KULA - The company that has delivered geothermal power to the Big Island for nearly the past 20 years is going to look for a place to create a similar plant on Ulupalakua Ranch land.
Christopher Heaps, a representative of Ormat of Reno, Nev., told Kula residents for the first time publicly that his company would be searching about 8,000 acres of leased ranch land for suitable sites to dig wells that could produce at least two-dozen megawatts a day of energy for the Valley Isle.
If it is able to find a viable drill site and get all the proper government permits, Ormat could break ground on the project as soon as next year, Heaps said. It would provide about 150 construction jobs and another roughly 30 full-time positions.
An audience of about 100 people listens Wednesday night as Christopher Heaps, of the international geothermal energy production company Ormat, presents plans to search for a viable geothermal site on Ulupalakua Ranch land.
DICK MAYER photo
And, Ormat would pay millions in taxes and mineral rights royalties, one-third of which would go to the state Office of Hawaiian Affairs, another third to the state Department of Land and Natural Resources and the final third to Maui County, Heaps said. In addition, the company would assist community needs, such as pay for more security officers in public parks or create a scholarship program, he said.
About 100 Kula residents attended the special meeting hosted Wednesday night by the Kula Community Association.
A few Kula residents, such as Hula Lindsey, said they were skeptical about the project because Heaps said it probably would not reduce their electricity rates even though it is in their backyard.
The Pacific Islands are still dependent on foreign oil, the price of which is at nearly all-time highs, Heaps noted. It's also the state Public Utilities Commission that decides electricity rates, not the companies. The PUC keeps raising rates, too, he said.
"I think it's a great idea, if it works," said Kula Community Association member Kevin Block.
But Heaps warned that although geothermal is green energy with an unlimited supply and virtually no carbon emissions, it still requires drilling. And drilling is always speculative, he said.
"You could be literally throwing your money down a hole," Heaps said.
However, he added: "It's no secret, we know the heat is under our feet, but we don't know where. And is it enough (heat to make lots of electricity)?"
At least 80 percent of geo-thermal projects fail to work, he said.
The Maui project is, in part, made possible by a $5 million U.S. Department of Energy grant, Heaps told the audience.
At this point, Ormat is only willing to promise to develop a three-dimensional model of the region and then drill between two and six test wells, which would probably eat up much of the federal funding, he said.
Those wells are actually only a foot wide but can go down - through hundreds of yards of rock - between 1,200 and 10,000 feet. The average well is about 6,000 feet deep, which is about the depth of the Puna Geothermal Venture, Heaps said.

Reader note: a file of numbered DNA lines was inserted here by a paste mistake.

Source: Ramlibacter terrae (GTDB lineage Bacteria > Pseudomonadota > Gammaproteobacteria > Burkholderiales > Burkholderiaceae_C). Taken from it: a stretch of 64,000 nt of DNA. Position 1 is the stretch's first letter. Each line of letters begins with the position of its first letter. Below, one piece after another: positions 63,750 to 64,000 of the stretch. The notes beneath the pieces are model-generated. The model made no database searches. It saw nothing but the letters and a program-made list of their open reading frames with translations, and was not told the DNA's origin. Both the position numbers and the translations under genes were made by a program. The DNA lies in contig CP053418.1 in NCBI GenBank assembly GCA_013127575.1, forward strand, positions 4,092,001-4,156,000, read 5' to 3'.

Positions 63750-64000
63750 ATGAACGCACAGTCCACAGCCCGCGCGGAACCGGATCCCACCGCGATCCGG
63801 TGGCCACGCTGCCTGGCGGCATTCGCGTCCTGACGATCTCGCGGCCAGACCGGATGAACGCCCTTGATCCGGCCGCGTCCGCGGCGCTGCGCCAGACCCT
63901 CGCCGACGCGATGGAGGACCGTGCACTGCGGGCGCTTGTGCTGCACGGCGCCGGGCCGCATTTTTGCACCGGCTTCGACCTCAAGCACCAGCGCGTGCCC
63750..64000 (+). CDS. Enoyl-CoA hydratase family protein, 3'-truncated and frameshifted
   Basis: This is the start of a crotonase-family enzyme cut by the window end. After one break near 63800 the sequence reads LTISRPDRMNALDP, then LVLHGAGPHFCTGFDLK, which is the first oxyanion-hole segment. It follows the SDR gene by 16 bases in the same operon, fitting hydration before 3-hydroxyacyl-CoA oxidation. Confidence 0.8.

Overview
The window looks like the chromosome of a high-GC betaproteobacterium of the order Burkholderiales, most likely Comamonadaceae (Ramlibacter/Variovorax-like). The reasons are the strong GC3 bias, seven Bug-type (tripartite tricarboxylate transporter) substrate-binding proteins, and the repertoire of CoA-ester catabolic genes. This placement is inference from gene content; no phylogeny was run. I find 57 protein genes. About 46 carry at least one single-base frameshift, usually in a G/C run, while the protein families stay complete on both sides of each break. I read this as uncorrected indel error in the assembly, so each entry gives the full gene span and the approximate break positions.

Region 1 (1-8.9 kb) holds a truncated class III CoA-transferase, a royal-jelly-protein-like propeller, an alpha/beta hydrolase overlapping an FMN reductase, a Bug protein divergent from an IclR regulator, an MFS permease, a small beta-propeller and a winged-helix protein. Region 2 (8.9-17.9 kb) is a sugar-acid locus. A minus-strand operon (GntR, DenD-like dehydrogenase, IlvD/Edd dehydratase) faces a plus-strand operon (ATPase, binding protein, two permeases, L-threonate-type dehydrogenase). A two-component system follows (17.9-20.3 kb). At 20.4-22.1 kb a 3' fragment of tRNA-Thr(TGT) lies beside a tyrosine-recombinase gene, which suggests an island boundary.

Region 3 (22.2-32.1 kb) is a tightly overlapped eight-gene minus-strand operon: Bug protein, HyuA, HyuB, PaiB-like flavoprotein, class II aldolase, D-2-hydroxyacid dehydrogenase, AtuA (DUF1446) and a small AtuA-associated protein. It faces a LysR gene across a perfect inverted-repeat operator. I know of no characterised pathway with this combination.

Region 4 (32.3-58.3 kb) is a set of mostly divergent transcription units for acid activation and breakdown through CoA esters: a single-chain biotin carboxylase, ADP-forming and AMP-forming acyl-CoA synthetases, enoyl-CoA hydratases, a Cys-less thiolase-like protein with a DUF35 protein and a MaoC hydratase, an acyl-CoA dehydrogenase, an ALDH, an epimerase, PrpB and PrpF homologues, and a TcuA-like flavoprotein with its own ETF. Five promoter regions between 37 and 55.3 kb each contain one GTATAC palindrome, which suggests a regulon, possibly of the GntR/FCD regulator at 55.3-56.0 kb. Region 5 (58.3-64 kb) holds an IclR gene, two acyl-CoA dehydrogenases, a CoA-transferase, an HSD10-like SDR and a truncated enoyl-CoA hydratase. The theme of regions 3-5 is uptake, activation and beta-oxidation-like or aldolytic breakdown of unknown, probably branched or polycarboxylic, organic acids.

The company provides electricity to every house in Reno, Nev., with a 28-megawatt plant on as many acres, Heaps said.
Calls and emails seeking further information from Ormat and Ulupalakua Ranch representatives were unsuccessful.
Geothermal has been a controversial alternative energy for Native Hawaiians and Big Island residents. When the 30-megawatt Puna Geothermal Venture was installed on Hawaii two decades ago, "it was almost a war for years," said Ormat's cultural adviser for this project, kahu Charles Kauluwehi Maxwell Sr.
Maxwell said it's a fine line between creating a green energy project that is sustainable and benefits all Maui residents - and a project that would anger the Native Hawaiian community and violate its cultural integrity. That's because, Maxwell said, the final site picked for the well could be in or near ancient burial grounds or archaeological or cave sites.
But Heaps said the actual sites are small; and the company has made great strides over the years in trying to mitigate environmental impacts. For instance, odors have been nearly eliminated, and plant equipment is quieter and farther away from homes.
It also is a closed system, Heaps said. That means that the water is found during the drilling process and is kept in a loop, or reused over and over, to create steam and power the hydroelectric turbines above ground, which produces electricity. The water is not poisoned either, he said.
The entire objective fits in with the state's goal of reaching 40 percent green, or renewable, energy by 2030, he said.
Heaps tried to calm some of the apprehension apparent in the anonymous written questions read to him by association member Dick Mayer. For instance, Heaps said the company responded to a question about road building and said it would be using existing Ulupalakua Ranch roads as well as roads built by the company Sempra, which is developing a wind farm on ranch property.
Mayer said he thinks geo-thermal energy "is a great idea."
"It has the potential to get us off of oil someday," he said.
Heaps also said, that unlike solar or wind power, geothermal runs nonstop, which helps stabilize fluctuations in Maui Electric Co.'s power grid.
Although the search site is 8,000 acres, the actual geo-thermal production facility would be on only about 20-plus acres, and most of that would remain in open space. The plant looks like a combination of a sewage treatment facility and an Army barracks.
To see the company's plants and how they work in places including Hawaii, Nevada,
* Chris Hamilton can be reached at firstname.lastname@example.org.